As far as I can see no one at CA has said that Guernsey is not adhering to any international standard nor criticised Guernsey in any way. If I'm wrong please correct me and show me some evidence.

Of course Guernsey is doing everything it is supposed to and of course the finance businesses are not going to do more than that because that would be breaching their client confidentiality.

CA are campaigning for more transparency than is currently required and reduction of the confidentiality which clients currently enjoy.

If they and other supporters of these aims achieve that then Guernsey will have to comply with stricter controls but of course that would be costly and reduce business.

Fighting this only makes us look bad.

Pontoon

So Spartacus, we shouldn't fight something unjust because it will make us look worse?

I think CA have clearly said something, why would they feel the need to apologise?

http://www.thisisguernsey.com/latest/2010/04/06/charity-apologises-for-tax-slur/

Spartacus

No Pontoon,

we shouldn't fight against a just cause.

Re your link, I don't know what the secretary of the local branch said exactly, as there is no apology quoted, there is just a headline, which as we have seen, can be very misleading and misrepresentative.

Terry Langlois

Really Sparty? How about this?

http://www.christianaid.org.uk/pressoffice/pressreleases/jun-2013/clamp-down-on-uk-linked-tax-havens-key-to-success-of-g8.aspx

Seems pretty critical to me (not to mention misleading, erroneous and unsubstantiated).

Terry Langlois

Sparty - have another look at Pontoon's link and check out comment 105.

This was made by me 3 years ago dissecting the basis on which TJN claimed that Guernsey is a secrecy jurisdiction. With proper analysis, the accusation simply does not stack up.

CA is piggy-backing on TJN's flawed analysis.

I have no objection to CA calling for more transparency in the financial world, but they should drop the suggestion that the Channel Islands are any more of a target for their campaign than the onshore world. They should just campaign in respect to the global financial system as a whole.

Spartacus

Terry

Are you saying there is no problem with the international finance system?

No money laundering? No tax evasion?

Are you suggesting that Guernsey's finance industry is watertight from bad business?

Or are you just saying Guernsey's finance industry is compliant therefore if there is any dirty money washing through it's not our problem?

Martino

You clearly know more than me Terry, and you know a whole lot more than Spartacus about this subject. You only have to look at the nonsense in her latest response to you. Guernsey IS compliant and there is no 'dirty money washing through' here. Perhaps she regards ALL money as dirty?

Spartacus

Martino

Guernsey is as compliant as it is compelled to be.

You seem to have the idea that means that therefore there is no dirty money here.

Get real, you really are being an idiotic buffoon.

In contrast to your random clueless attacks, I agree with Terry's sensible comment that "I have no objection to CA calling for more transparency in the financial world, but they should drop the suggestion that the Channel Islands are any more of a target for their campaign than the onshore world. They should just campaign in respect to the global financial system as a whole."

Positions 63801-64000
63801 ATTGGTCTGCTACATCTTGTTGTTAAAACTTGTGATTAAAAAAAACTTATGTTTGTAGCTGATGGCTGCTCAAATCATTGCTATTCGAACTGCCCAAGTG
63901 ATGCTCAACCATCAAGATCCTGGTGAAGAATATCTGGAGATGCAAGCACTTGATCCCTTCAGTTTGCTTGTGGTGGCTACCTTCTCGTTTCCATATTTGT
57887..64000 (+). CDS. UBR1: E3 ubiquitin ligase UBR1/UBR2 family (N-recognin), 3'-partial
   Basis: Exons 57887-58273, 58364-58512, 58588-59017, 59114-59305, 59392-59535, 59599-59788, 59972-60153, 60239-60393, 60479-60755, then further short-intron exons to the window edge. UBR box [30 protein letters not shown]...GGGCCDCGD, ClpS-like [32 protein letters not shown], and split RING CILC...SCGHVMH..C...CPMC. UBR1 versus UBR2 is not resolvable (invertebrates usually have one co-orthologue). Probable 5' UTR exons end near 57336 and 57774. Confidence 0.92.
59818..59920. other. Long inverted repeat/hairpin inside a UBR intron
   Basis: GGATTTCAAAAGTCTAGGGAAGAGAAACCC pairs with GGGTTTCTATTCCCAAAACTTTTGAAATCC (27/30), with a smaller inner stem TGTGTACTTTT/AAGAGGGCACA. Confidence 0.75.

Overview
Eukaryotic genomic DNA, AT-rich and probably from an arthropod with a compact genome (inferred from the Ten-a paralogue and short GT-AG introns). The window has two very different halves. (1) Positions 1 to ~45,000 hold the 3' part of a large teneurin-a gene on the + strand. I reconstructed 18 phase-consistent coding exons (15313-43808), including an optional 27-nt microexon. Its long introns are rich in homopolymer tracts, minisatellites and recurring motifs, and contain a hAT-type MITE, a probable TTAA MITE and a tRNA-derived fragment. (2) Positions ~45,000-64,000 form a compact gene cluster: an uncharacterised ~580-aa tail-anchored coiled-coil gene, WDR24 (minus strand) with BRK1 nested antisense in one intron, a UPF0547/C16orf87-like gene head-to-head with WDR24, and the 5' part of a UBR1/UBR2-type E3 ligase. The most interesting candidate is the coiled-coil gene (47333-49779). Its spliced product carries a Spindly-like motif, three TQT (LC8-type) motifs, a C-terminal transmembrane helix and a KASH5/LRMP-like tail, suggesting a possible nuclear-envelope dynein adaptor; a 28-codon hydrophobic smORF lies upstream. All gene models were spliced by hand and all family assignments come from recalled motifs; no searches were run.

GM

Spartacus

Once again you are wading well out of your depth, dabbling in topics that you know nothing about. First pensions, now offshore finance. I accept that you know something about education, even if your views are driven primarily by your socialist views.

Don't call Martino a "buffoon". He/she seems to know more about the subject than you will ever possibly know.

Spartacus

GM

Martino suspects that transparency means bad news for Guernsey. Do you agree?

If so please give us the benefit of your superior knowledge of why transparency is such a bad thing.

GM

Spartacus

Its very simple really. Law-abiding wealthy people have a right to privacy and confidentiality. They should be obliged to disclose information regarding their offshore affairs only to those to whom they owe a duty to disclose, ie the taxman and to law enforcement agencies.

Any demand for "transparency" which goes beyond that is nothing more than socialist-driven jealousy of wealth, with information sought by those who have no right or reason to know it.

If Guernsey offers up more information about law-abiding and fully tax-compliant clients of our core industry then we would be handing perfectly legitimate business on a plate to competitor jurisdictions which are not influenced or controlled by socialist-driven governments like the EU.

That of course does NOT mean that we should provide any sort of harbour to those who are not law-abiding and who are not fully tax-compliant. The right balance has to be struck with an appropriate but not excessive regulatory regime, and with severe penalties for those who might turn a blind eye to their regulatory obligations.

bcb

Sparty i could be wrong but the way i see it is that it is the singling out of certain places like the C.I. which CA and the TJN seem to be focusing on when in fact we are more transparent then most other places. And by picking on such places as the C.I. which give the impression we are less transparent then it IS damaging to us and i think that is what Martino is getting at? I am sure he has nothing against a level playing field for all but when you read through the literature of CA and TJN it doesn`t seem they are willing to accept there are places which are less transparent i.e. the UK.